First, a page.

In Italian cuisine the macaroni pie (Italian: Pasticcio (or Timballo) di maccheroni) is a traditional dish in several cities, with a long tradition originating from the pastizzi prepared by the chefs active in the Italian courts of the Renaissance: the most well known, filled with pigeon meat and truffles, comes from Ferrara,[9] while also Rome (whose pasticcio, filled with chicken innards and topped with cream, has a clear Renaissance origin) Naples and Sicily have their own version.[10] [11] The Sicilian Timballo has been immortalised by Luchino Visconti in his movie Il Gattopardo.[11]

Scotland[edit]

In Scotland, macaroni pie is prepared by filling a Scotch pie shell with macaroni and cheese and baking it.[3][12][13] Greggs previously sold it in Scotland, but stopped doing so in June 2015, which spurred an online campaign and petition for the company to return the dish.[13] Several prominent Scottish politicians signed the petition, including Nicola Sturgeon, Ruth Davidson and Kezia Dugdale.[13]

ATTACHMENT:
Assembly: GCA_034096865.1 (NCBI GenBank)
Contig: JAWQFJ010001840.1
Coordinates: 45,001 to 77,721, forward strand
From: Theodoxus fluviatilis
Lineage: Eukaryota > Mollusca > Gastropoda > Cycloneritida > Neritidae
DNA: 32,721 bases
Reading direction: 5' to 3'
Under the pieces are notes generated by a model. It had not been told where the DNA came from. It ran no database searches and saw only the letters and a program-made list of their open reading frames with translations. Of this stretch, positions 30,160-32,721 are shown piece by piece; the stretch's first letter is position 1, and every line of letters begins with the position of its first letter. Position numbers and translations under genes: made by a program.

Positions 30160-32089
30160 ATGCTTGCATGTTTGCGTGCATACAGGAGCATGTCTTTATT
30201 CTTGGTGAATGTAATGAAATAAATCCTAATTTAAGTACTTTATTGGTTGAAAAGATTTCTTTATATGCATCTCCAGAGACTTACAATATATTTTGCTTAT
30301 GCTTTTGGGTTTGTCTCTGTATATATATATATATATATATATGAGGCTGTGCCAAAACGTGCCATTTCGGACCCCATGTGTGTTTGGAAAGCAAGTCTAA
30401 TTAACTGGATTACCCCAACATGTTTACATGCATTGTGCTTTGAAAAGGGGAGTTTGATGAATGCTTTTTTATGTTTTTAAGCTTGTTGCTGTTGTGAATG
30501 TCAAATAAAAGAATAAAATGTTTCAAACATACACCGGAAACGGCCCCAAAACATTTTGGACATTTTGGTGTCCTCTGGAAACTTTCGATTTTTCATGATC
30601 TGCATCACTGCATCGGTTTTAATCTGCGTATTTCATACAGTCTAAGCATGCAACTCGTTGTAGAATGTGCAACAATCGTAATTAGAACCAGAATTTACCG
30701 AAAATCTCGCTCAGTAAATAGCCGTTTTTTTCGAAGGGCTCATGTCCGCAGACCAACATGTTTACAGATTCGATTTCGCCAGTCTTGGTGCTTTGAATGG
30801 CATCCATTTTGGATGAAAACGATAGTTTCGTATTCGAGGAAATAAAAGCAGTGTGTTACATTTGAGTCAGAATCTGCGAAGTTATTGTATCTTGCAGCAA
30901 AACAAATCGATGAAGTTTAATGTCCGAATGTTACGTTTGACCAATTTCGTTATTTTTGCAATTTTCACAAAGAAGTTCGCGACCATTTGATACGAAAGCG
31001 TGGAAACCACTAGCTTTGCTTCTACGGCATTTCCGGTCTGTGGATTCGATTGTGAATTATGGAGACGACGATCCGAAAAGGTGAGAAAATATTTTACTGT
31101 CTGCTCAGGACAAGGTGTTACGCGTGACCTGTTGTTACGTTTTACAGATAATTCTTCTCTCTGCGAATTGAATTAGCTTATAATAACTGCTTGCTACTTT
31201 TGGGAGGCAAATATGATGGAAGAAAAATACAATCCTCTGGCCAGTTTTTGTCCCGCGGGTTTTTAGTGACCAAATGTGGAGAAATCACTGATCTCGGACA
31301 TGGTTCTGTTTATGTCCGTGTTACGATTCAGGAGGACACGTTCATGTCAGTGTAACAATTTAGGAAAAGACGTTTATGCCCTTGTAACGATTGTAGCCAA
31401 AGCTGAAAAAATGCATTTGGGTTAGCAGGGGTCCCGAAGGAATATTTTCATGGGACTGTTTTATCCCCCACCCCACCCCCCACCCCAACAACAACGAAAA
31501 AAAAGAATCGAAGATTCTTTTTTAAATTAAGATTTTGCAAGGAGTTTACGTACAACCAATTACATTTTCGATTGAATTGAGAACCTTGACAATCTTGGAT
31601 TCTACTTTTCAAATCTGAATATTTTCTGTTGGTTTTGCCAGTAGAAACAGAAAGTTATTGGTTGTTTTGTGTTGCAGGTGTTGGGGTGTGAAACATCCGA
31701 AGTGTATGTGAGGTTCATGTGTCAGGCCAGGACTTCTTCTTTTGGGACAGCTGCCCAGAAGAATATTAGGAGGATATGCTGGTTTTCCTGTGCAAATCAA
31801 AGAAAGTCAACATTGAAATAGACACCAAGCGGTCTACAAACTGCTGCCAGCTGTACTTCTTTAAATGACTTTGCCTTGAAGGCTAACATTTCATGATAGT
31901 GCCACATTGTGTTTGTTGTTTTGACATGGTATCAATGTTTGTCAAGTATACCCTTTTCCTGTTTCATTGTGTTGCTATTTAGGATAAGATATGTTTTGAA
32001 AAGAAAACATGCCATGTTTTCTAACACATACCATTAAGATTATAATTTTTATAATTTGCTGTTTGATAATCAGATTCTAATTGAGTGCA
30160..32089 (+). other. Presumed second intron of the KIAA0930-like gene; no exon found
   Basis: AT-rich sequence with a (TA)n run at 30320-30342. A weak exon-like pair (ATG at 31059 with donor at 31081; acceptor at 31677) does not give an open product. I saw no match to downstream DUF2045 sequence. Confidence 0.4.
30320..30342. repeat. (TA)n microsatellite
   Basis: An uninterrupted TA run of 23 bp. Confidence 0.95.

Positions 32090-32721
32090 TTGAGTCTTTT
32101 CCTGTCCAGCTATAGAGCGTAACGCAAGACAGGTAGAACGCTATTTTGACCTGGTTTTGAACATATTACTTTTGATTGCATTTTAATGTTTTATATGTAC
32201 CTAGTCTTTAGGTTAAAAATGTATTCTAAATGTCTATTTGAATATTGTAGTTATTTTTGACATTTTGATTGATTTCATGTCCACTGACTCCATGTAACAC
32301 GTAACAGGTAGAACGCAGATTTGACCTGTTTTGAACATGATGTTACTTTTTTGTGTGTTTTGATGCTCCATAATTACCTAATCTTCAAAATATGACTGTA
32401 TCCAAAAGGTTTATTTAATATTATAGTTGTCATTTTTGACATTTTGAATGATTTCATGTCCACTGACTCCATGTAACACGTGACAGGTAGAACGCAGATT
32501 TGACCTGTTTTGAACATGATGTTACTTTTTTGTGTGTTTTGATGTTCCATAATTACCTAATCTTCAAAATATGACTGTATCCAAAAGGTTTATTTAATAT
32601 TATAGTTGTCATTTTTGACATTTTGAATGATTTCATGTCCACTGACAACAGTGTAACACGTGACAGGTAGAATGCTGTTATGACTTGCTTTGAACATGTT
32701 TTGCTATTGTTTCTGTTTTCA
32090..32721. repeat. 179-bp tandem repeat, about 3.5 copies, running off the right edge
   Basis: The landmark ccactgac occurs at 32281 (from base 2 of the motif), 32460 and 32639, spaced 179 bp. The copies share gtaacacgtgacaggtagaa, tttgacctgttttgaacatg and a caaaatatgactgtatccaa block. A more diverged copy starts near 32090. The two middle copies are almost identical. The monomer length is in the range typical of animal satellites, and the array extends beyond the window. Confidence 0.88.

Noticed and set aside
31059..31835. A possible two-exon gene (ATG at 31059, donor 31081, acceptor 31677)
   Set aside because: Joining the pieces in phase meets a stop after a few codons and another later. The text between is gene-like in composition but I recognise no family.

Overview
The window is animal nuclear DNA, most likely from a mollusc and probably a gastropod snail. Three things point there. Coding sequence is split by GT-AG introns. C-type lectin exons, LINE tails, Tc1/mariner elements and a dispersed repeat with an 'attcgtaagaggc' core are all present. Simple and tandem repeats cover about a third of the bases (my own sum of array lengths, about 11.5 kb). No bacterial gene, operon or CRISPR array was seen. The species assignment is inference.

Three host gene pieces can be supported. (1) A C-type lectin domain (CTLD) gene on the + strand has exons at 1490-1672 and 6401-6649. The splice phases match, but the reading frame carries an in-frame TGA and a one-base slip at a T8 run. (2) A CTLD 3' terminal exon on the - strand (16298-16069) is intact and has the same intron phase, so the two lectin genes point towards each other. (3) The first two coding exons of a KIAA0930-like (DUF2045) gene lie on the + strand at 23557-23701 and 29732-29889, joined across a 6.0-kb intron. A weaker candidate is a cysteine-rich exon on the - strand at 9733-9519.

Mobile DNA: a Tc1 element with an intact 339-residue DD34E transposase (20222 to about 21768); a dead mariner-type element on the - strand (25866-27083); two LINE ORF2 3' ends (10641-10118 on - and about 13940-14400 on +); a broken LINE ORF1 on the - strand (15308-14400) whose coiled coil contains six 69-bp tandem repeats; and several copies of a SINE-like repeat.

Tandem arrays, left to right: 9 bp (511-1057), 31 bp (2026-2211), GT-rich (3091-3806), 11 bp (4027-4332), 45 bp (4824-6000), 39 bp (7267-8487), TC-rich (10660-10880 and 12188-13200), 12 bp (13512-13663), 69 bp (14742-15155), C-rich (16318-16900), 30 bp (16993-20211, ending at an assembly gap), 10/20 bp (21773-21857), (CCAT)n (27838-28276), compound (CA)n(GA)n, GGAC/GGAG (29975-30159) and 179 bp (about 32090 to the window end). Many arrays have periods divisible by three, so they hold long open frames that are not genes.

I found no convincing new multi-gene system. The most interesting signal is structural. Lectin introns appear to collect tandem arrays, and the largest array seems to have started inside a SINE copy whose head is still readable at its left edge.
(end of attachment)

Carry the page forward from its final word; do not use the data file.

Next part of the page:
United States[edit]

In the United States, macaroni pie has been and continues to sometimes be referred to as "baked macaroni and cheese".[2][14] It is a part of the cuisine of the Southern United States.[15] In the United States during the mid 1900s, the word "spaghetti" was typically used to refer to macaroni, and spaghetti noodles were used to prepare macaroni pie during this time period.[15] An American recipe from 1870 includes grated ham as an ingredient in the dish, and also calls for the meat from squirrels, birds or wild ducks.[16] An American recipe from 1892 includes pork and ham in the dish's preparation.[17]

See also[edit]

References[edit]

  1. ^ a b c d Ganeshram, R.; Vellotti, J. P. (2005). Sweet Hands: Island Cooking from Trinidad & Tobago. The Hippocrene cookbook library. Hippocrene Books. p. 98. ISBN 978-0-7818-1125-5. Retrieved May 9, 2016. 
  2. ^ a b c d e Rombauer, I. S.; Becker, M. R.; Becker, E.; Guarnaschelli, M. (1997). JOC All New Rev. – 1997. Scribner. p. 320. ISBN 978-0-684-81870-2. Retrieved May 9, 2016.